Bad news is often good news for the travel insurance
industry, and since 2016 produced plenty of negative headlines about terrorism
and other world events that consumers could not ignore, the insurance sector
had another 12 months of solid growth last year.
But in addition to heightened consumer awareness of dangers,
sales were boosted by the increasing value of the policies themselves in terms
of both coverage and streamlining the claim-filing process.
"In general, there is increased awareness and purchase
of travel insurance by American travelers and a growing awareness of potential
travel disrupters, leading to an increase in the number of people buying travel
protection products," said Megan Freedman, executive director of the U.S.
Travel Insurance Association.
Insurers reported year-over-year increases in 2016. For
example, travel insurance comparison site Squaremouth said that 18% more
travelers were insured in 2016 compared with the year prior. Allianz Global
Assistance, meanwhile, reported a 15% growth in sales of travel insurance.
Though he declined to release specific figures, Isaac
Cymrot, vice president of industry relations at Travel Insured International,
said his company realized sales growth in 2016, despite a slow first quarter.
"Most agents didn't have the first quarter they wanted
to have, which had an impact on our business," Cymrot said. "Overall,
we had a good year, but I would say because we ride the wave with travel
agencies, it was an up-and-down year from that perspective."
Berkshire Hathaway Travel Protection also had a strong year
in 2016, although its growth -- 900% year over year -- was skewed by the fact
that the company has only been selling travel insurance for about three years,
according to president Dean Sivley.
"But I think more importantly, the industry is seeing
growth," Sivley said. "In other words, our growth isn't always coming
at the expense of somebody else; it's that the market truly is expanding, and I
think that's the more encouraging thing."
That industrywide growth was largely attributed to increased
consumer awareness about travel insurance products, spurred by terrorism,
extreme weather and diseases such as the Zika virus.
Megan Singh, project management director at Squaremouth,
said her company saw a change in the reasons travelers were looking for
insurance in 2016. Historically, the prevailing need was medical coverage, but
those concerns have shifted.
"What we saw this [past] year was, really, current
events playing a role in those concerns," she said.
Beth Godlin, president of Aon Affinity Travel Practice, said
events such as extreme weather and the potential risk of terrorist attacks have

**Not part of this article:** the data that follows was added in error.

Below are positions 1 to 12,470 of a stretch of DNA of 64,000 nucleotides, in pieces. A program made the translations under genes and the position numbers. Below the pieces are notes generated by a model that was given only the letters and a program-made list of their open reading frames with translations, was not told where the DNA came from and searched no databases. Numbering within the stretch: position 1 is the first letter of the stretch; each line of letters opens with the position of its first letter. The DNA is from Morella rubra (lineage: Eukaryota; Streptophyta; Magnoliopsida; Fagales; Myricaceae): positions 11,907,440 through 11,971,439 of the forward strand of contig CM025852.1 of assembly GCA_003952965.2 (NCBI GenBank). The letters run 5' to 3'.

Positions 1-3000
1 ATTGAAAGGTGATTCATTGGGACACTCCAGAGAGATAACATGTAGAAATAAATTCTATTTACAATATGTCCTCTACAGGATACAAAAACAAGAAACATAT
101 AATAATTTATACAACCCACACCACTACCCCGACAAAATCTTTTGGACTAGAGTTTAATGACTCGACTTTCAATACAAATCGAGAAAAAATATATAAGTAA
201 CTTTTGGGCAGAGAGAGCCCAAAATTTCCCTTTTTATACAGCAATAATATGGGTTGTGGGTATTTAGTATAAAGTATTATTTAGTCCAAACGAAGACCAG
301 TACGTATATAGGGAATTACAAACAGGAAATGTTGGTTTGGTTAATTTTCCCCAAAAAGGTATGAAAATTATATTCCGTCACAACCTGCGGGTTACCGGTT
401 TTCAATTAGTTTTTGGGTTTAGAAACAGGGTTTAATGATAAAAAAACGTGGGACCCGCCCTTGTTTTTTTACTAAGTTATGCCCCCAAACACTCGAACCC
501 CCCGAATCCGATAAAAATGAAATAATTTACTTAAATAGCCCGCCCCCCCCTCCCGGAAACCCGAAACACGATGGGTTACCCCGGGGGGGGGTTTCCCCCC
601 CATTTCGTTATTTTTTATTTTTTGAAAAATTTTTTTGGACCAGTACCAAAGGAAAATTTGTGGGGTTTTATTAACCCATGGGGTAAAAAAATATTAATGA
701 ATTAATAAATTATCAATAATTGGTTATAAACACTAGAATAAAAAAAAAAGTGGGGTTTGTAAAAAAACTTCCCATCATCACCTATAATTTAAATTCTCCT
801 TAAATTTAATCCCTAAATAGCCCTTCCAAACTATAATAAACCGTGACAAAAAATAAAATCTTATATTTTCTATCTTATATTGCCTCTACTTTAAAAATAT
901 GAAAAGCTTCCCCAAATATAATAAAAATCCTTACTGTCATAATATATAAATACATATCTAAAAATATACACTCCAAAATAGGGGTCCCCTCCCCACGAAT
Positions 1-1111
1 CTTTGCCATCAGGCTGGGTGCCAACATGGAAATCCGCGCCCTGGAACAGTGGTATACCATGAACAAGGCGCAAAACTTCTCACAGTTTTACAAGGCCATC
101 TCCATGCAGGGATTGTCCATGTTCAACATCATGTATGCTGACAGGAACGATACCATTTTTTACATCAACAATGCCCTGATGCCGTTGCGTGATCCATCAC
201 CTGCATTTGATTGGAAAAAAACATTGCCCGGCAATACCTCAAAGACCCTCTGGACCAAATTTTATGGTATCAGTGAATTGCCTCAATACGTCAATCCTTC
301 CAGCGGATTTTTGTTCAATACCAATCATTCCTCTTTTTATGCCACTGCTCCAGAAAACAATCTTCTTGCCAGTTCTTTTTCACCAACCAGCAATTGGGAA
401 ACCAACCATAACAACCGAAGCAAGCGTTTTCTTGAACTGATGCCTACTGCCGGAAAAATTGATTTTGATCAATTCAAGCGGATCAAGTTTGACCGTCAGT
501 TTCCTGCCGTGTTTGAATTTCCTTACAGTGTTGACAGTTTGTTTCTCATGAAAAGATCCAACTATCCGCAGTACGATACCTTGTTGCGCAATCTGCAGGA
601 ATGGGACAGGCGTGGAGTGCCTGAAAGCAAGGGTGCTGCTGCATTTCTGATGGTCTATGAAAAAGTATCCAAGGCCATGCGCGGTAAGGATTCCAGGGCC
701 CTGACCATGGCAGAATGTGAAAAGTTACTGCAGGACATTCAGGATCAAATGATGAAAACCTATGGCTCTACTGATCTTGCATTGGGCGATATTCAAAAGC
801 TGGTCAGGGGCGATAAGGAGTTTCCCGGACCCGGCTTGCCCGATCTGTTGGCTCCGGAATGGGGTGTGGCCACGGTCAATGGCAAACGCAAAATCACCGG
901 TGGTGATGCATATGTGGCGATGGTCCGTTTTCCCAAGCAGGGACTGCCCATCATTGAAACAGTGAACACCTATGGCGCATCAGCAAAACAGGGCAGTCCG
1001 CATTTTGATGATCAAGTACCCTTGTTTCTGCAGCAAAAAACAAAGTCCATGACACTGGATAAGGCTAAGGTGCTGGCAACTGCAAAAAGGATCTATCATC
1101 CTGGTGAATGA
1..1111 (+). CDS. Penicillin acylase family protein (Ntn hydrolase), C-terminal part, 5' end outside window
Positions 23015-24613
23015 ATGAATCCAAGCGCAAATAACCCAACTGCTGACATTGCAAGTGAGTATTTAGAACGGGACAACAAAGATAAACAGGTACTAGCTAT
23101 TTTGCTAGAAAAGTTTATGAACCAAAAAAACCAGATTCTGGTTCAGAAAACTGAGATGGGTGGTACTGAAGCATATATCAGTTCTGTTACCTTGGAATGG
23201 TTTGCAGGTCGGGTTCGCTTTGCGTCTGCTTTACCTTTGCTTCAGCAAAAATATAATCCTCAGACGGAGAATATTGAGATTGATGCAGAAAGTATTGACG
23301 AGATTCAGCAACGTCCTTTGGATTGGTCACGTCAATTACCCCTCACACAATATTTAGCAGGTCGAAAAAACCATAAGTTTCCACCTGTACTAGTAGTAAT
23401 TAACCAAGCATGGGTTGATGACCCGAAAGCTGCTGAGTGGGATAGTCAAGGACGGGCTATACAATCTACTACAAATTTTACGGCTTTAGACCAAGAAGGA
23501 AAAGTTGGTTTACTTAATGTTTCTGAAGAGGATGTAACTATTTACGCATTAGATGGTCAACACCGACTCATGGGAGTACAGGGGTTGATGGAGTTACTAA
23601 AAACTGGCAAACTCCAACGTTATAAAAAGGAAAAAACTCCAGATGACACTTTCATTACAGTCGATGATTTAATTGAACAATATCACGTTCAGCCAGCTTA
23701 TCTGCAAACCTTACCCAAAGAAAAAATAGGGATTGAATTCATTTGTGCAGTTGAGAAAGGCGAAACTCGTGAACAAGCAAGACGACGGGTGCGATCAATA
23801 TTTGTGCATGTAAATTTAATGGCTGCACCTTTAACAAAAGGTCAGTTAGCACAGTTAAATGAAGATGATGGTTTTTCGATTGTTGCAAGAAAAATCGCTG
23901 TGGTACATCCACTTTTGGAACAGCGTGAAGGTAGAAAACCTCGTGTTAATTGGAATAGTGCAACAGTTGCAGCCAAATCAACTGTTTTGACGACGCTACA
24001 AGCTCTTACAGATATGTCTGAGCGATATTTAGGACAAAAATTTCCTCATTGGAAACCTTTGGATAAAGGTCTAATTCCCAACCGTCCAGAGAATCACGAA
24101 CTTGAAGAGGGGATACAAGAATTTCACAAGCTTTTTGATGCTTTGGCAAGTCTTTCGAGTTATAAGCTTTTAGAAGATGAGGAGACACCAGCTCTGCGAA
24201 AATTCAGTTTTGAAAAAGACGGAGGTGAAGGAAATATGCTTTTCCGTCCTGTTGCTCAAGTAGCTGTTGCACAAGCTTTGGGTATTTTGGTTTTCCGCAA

been influencing more and more people's decisions to purchase travel insurance
in recent years.
"[Events] didn't stop them from traveling, but may have
influenced their travel choices, and certainly influenced their desire to think
about buying some protection for it," Godlin said.
That much is evident when considering traffic spikes to
TravelInsurance.com, according to co-founder Stan Sandberg. After each
recent terrorist incident, starting with the November 2015 attack in Paris, the
site saw about a 25% increase in traffic in the following week.
Media coverage of things such as Zika and terrorism often
mentioned travel insurance as well, giving the industry that much more of a
boost, said Daniel Durazo, director of communications for Allianz.
"The upside of that for us was that travel insurance
came into sharper focus for consumers who were concerned about how world events
might affect their travel plans," Durazo said. "And the good news is
that travel insurance does offer some useful coverage and benefits for
consumers concerned about Zika or terrorism."
In addition to the global climate and its impact on travel
insurance, Godlin said suppliers are also doing a better job of positioning the
benefits travel insurance offers their clients, which is also contributing to
the industry's growth.
Another factor was the increasing value of travel insurance
products today vs. several years ago. Durazo said policies are offering more
benefits, such as coverage for existing medical conditions. Additionally,
online claim filing has become more readily available, as have mobile apps that
enable consumers to track their policies, he said. Agents have also benefited
from technology when it comes to booking and tracking insurance for their
Cymrot agreed. "How we communicate and how we interact
with both agents and consumers certainly has changed, and I think overall, everybody
would agree that the experience for both sides has greatly improved," he
said. "It's easier to file claims, it's easier to quote a policy, it's
easier to purchase a policy, it's easier to access your policy information when
you need it."
In some cases, insurers are auto-adjudicating certain claims, Sivley said, making the payout
process even faster.
Insurers agreed that the growth their industry is seeing
does not appear to be slowing and will likely continue, at least for the
Jason Schreier, CEO of April Travel Protection, said his
company, like the industry overall, saw a strong 2016.
"We look at the year-over-year growth, and it's been
consistent for all of the last few years we've been looking at it,"
Schreier said. "So as long as that growth stays consistent year over year ...
there's still a lot of room for us to mature."
"Travel insurance is still a fairly immature market in
the United States," he said. "In other markets, such as Europe,
nobody leaves the country without travel insurance. They just think it's very
foolish to do so, and they could get stuck with huge medical bills. And we
think that Americans are moving in that direction. ... We think there's a lot
of room for growth."